Since March 15, 2020, Canadians who lost jobs and income or working fewer hours are able to stock up on groceries and other basic necessities. Their lifeline during the pandemic is the Canada Emergency Response Benefit (CERB).
The program was supposed to end in July, so it was a big deal to millions of people that the government extended the payments by eight weeks more. If you’re applying for CERB today, the maximum you can get is $12,000 and not $8,000 anymore.
The original CERB was for 16 weeks only as provinces and territories were expected to reopen in four months. However, jobs are scarce and it wasn’t safe yet to return to work as the coronavirus is still spreading. The circumstances of the early CERB recipients did not change.
Weeding out the ineligible
Even if people need emergency money, there must be a diligent effort to find a job. The Canada Revenue Agency (CRA) will disburse $500 weekly, for up to 24 weeks, provided you don’t have work yet, working but not earning more than $1,000 per month, or were rehired by an employer through the Canada Emergency Wage Subsidy (CEWS) program.
The CRA is more stringent now in reviewing CERB applications. Many ineligible claimants received payments before, but the tax agency is retaking or demanding the inadvertent releases. Likewise, the tax agency is wary of fraudulent claims. You can report suspected scams or misuse of CERB via the CRA’s hotline.
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When you apply to receive CERB or the extra $4,000, you must sign an attestation acknowledging the government is encouraging you to actively seek employment or work. The CRA might require you to show proof of your job search.
Some employers are complaining that some refuse to return to work because they have CERB. The CRA also pays the taxable benefit in full or gross of taxes. Recipients will need to prepare payment for the tax due on CERB in April 2021.
CERB money is valuable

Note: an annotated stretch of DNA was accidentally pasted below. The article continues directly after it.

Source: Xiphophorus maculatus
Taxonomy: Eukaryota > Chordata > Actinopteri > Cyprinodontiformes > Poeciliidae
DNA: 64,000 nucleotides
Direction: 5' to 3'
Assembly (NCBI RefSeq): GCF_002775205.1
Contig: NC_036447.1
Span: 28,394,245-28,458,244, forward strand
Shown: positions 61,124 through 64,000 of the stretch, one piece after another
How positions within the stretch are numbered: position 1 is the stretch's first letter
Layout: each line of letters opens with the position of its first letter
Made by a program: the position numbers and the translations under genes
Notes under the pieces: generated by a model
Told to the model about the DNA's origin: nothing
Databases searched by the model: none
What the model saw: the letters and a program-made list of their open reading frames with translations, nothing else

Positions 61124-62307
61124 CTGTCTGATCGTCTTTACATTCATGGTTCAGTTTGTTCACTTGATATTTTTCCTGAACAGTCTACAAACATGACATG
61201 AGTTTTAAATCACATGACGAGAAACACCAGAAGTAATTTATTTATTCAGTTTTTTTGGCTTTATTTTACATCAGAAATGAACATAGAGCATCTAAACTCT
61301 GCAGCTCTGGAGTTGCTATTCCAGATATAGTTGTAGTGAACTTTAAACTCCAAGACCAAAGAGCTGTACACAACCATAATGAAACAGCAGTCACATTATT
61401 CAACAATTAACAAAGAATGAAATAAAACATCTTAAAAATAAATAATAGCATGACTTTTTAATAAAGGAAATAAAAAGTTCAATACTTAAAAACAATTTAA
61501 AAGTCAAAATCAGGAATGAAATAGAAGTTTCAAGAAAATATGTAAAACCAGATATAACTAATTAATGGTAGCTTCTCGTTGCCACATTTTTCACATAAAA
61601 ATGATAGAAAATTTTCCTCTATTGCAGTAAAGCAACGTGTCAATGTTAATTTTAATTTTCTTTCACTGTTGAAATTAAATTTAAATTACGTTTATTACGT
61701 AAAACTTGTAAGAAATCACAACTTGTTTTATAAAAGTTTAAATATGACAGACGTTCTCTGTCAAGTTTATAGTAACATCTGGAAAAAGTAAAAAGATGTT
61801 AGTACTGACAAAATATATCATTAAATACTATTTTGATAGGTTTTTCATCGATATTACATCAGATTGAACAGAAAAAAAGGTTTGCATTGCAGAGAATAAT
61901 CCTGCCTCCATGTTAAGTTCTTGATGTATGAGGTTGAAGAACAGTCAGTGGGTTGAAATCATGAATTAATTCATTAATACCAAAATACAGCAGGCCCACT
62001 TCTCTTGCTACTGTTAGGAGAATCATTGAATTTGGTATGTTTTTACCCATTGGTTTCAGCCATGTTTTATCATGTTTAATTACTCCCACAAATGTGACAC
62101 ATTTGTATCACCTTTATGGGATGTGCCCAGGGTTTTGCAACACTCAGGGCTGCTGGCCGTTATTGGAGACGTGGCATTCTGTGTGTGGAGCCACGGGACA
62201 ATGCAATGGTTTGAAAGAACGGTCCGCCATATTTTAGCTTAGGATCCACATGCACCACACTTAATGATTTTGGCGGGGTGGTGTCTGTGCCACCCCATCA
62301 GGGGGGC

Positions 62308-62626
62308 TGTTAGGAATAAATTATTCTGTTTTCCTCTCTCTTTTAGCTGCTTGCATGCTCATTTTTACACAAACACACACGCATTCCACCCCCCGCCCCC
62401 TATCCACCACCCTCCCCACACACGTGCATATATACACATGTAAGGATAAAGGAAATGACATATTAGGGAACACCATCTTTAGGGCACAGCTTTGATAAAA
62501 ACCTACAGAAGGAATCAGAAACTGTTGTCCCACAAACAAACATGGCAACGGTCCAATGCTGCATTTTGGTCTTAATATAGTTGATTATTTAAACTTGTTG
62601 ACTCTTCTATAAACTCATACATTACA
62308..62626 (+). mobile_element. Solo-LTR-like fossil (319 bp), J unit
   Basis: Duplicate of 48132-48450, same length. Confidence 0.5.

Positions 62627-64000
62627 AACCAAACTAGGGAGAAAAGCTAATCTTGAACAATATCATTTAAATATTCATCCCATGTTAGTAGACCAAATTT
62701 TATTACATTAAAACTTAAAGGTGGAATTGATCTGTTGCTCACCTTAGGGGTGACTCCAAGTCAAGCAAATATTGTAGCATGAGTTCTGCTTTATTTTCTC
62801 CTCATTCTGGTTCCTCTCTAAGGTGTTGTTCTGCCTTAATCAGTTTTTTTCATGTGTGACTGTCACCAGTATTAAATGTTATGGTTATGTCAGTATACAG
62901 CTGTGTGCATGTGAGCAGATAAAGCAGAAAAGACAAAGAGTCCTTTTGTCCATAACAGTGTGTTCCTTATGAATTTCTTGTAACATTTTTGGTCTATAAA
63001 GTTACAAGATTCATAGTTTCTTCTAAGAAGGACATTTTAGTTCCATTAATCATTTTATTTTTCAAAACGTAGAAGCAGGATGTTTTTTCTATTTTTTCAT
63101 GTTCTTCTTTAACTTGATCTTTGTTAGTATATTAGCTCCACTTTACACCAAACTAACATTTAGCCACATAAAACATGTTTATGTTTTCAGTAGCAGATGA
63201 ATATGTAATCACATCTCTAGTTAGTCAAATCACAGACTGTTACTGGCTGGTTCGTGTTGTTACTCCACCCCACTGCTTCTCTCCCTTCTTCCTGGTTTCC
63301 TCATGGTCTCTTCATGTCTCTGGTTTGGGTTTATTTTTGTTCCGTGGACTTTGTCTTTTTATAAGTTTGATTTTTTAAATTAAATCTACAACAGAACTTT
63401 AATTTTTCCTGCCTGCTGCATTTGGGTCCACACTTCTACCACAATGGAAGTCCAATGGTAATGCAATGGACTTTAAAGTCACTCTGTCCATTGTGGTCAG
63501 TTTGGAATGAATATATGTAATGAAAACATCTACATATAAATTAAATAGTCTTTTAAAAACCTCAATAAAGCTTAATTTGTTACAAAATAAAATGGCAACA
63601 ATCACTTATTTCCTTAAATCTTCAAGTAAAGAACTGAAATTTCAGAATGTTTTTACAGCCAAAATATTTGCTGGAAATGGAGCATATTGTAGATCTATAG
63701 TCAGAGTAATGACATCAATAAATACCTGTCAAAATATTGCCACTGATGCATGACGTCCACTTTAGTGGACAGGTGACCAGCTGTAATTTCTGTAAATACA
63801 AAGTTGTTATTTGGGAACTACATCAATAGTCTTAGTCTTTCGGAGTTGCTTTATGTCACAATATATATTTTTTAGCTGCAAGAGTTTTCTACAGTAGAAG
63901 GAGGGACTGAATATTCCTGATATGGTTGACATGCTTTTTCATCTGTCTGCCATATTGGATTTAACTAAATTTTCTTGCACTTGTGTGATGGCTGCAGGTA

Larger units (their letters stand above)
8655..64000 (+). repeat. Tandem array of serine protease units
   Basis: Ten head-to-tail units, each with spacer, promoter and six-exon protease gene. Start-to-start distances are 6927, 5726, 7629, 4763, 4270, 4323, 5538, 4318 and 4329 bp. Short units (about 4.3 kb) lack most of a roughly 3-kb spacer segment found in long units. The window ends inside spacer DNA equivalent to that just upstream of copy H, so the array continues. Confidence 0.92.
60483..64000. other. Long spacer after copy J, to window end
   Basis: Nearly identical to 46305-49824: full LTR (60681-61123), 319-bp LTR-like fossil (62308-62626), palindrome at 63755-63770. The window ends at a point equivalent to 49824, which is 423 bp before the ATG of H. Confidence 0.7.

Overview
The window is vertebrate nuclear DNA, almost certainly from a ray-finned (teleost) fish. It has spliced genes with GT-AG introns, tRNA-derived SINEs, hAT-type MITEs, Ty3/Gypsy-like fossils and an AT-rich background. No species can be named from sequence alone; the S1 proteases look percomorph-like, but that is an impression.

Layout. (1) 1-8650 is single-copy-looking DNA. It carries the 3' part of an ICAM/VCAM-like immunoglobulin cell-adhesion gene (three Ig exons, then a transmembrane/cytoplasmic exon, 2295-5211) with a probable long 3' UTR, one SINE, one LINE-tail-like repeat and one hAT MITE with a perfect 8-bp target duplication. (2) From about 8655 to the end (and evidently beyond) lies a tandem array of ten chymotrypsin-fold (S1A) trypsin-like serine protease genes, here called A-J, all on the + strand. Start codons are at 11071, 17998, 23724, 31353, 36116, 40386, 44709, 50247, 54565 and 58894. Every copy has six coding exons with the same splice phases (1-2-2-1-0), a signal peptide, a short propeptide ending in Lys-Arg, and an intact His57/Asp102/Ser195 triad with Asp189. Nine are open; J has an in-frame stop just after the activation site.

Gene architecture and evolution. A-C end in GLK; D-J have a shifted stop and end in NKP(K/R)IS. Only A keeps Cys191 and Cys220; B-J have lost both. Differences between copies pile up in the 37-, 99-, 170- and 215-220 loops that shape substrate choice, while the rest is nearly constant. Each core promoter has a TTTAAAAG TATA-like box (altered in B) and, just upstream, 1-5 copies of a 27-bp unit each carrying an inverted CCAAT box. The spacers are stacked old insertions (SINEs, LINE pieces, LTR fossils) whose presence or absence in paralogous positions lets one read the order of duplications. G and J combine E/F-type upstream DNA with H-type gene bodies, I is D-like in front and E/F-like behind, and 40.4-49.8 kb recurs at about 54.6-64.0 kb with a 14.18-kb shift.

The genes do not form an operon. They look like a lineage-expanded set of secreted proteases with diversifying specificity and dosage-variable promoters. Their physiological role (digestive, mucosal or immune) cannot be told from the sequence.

CERB is for people needing emergency money the most, although the pandemic is also imparting a valuable lesson to everyone. You need alternative sources of income in times of crisis. Canadians can’t rely on government entirely. The expensive program will burden the economy down the road.
There are affordable stocks that pay high dividends. You can invest in and own Rogers Sugar (TSX: RSI) for only $4.60 per share. While the sugar business is not a growth industry, sugar is a consumer staple. Hence sugar production is essential and stable.
Furthermore, the stock pays an incredibly high 7.71% dividend. You can start with an investment of between $8,000 and $12,000 to earn $616.80 and $925.20 in passive income, respectively.
The example shows how far an equivalent amount of CERB can go when invested in high-yield assets like Rogers Sugar. This $478.54 million producer of sugar and maple products has been generously paying dividends for more than a decade.
Think about your financial health when the COVID-19 outbreak is finally over. The government’s CERB is temporary. You need something lasting and enduring to cover your financial needs, whether or not there’s a crisis.
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This article represents the opinion of the writer, who may disagree with the “official” recommendation position of a Motley Fool premium service or advisor. We’re Motley! Questioning an investing thesis — even one of our own — helps us all think critically about investing and make decisions that help us become smarter, happier, and richer, so we sometimes publish articles that may not be in line with recommendations, rankings or other content.
Fool contributor Christopher Liew has no position in any of the stocks mentioned.